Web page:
South San Francisco, San Bruno and Redwood City businesses are joining others throughout the Bay Area in donating a portion of their sales through June 30 to support undocumented youth known as DREAMers through the “Reach The Dream” program. The fundraising campaign will help supplement the cost of applying for work authorization under the Deferred Action for Childhood Arrivals program, or DACA.
An estimated 60,000 DREAMers will benefit from the effort, as businesses push toward their goal to raise $50,000 during the campaign. The program is sponsored by Transnational Institute for Grassroots Research and Action, or TIGRI, in Oakland. TIGRI’s “Reach The Dream” program aims to raise awareness about the DACA at a time when the immigration debate enters a crucial phase.
TIGRI was established in 2005. It supports immigrant families and believe in strengthening them economically. They’ve brought the conversation about Asian and Latino purchasing power, which is about $3 billion in the past year, to the forefront. Regardless of the status, documented or undocumented, TIGRI believes that there are smart economic choices individuals can make. “Reach The Dream” is their first public statement saying that within immigrant communities we can support actual local small businesses that are supporting us. “This is our way of uplifting responsible businesses in our community,” said Leo Esclamado of TIGRI. “We have socially responsible standards to encourage business owners.”
One of the main barriers for immigrants not applying for the DACA is the cost of the application. Prices range from $400-$1,000 depending on an individual’s case. All applicants must be reviewed, and the cost can fluctuate if there is more than one child in the home, and also if a person has been in the United States for a certain period of time. After President Obama announced deferred action last year, TIGRI was one of the first groups to partner with legal clinics and churches for an information session on DACA application preparation. It has also developed a project where house meetings are arranged to discuss and encourage immigrants to begin the application process. There is an ongoing fear within the immigrant community to sign government issued forms. TIGRI has also established The Dreamer Solidarity Network, which is a mentorship program where individuals who have already applied for or received documentation can help those who haven’t.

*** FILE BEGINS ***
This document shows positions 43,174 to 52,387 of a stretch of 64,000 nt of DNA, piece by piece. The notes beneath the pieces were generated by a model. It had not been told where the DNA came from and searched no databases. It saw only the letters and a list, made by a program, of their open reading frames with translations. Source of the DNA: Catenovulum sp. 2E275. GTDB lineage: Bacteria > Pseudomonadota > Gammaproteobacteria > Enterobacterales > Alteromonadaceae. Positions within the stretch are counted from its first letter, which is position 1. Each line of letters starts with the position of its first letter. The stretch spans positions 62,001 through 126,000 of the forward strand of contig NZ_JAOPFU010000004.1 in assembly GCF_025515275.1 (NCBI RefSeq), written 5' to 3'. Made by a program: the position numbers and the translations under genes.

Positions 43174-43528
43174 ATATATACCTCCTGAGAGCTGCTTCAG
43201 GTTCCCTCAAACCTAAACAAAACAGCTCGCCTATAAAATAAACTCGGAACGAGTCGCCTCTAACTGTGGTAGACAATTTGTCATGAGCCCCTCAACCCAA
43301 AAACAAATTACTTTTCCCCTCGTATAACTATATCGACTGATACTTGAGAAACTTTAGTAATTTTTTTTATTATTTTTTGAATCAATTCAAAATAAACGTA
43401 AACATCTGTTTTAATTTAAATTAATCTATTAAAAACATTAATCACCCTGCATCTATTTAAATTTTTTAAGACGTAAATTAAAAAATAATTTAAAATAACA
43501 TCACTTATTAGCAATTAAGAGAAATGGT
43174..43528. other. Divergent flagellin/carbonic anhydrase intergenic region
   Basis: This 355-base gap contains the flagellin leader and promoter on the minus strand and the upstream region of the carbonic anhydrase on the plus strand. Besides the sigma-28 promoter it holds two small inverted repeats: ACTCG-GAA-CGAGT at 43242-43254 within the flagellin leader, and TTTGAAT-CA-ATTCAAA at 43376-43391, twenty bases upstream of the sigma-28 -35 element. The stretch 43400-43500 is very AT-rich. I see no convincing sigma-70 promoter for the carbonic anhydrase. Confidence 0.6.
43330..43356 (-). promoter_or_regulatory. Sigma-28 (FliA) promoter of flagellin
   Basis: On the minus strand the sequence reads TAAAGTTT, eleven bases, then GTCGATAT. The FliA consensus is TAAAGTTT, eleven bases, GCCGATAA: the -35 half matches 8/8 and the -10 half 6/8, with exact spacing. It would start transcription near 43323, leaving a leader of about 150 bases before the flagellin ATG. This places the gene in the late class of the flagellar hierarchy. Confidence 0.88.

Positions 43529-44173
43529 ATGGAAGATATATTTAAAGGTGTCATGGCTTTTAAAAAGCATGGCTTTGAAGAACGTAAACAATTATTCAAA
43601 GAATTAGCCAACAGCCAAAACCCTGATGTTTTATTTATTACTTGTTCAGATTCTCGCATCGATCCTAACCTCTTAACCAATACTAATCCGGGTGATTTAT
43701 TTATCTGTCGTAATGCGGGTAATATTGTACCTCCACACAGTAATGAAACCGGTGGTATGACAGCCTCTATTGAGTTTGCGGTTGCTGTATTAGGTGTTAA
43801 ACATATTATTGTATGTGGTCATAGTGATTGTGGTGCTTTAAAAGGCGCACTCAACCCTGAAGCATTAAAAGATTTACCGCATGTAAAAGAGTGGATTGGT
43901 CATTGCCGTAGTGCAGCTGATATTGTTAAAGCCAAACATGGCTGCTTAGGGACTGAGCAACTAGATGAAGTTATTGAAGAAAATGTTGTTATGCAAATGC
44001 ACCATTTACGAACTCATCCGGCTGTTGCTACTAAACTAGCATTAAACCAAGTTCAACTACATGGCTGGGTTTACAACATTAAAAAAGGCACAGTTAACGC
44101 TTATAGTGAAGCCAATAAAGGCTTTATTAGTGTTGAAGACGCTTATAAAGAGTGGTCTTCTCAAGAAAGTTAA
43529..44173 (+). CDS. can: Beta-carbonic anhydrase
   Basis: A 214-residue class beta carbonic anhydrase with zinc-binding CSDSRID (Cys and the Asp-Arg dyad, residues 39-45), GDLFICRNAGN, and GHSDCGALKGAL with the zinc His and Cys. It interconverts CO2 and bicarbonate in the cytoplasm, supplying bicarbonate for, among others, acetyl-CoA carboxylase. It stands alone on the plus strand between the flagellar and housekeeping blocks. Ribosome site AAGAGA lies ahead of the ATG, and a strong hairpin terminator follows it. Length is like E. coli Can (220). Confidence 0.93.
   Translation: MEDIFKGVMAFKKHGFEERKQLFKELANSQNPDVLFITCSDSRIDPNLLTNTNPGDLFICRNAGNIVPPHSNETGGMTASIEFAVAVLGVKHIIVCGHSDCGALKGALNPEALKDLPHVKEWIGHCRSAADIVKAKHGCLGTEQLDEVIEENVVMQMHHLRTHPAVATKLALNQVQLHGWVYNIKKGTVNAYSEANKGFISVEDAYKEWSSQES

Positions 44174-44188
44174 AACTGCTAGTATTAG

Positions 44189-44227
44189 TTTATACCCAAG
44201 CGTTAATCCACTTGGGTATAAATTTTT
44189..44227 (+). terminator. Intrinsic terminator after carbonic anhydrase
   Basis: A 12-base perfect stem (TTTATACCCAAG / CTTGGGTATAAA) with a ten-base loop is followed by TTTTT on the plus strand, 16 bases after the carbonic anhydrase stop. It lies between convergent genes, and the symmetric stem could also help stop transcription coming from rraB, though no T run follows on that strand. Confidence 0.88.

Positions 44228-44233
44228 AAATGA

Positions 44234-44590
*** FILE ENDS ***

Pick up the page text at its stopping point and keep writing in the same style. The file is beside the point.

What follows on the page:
“Hopefully, this campaign will be a catalyst to support the national discussion,” said Esclamado. “The economic lives of immigrant families are tied to businesses.”
TIGRI has gathered several businesses throughout the Bay Area including El Patio in San Jose, Morocco’s Restaurant in Mountain View, Patio Filipino in San Bruno, Café Gabriela in Oakland, Kadok’s in San Francisco, Fort McKinley Restaurant in South San Francisco, La Casita Chilanga in Redwood City, Mezcal in San Jose, Pasta Pomodoro in Union City, Tribu Grill in Union City, Pulutan in Daly City and Seafood City in Union City, Concord, Milpitas, Vallejo, San Jose and Sacramento.
South San Francisco’s Fort McKinley will host the Global South Street Food Fest on Sunday, June 30.
“I was once an immigrant that had a dream and now that I’m living my dream, it’s time to pay it forward and help other immigrant families fulfill theirs,” Barry Picazzo, owner of Fort McKinley, said in a prepared statement.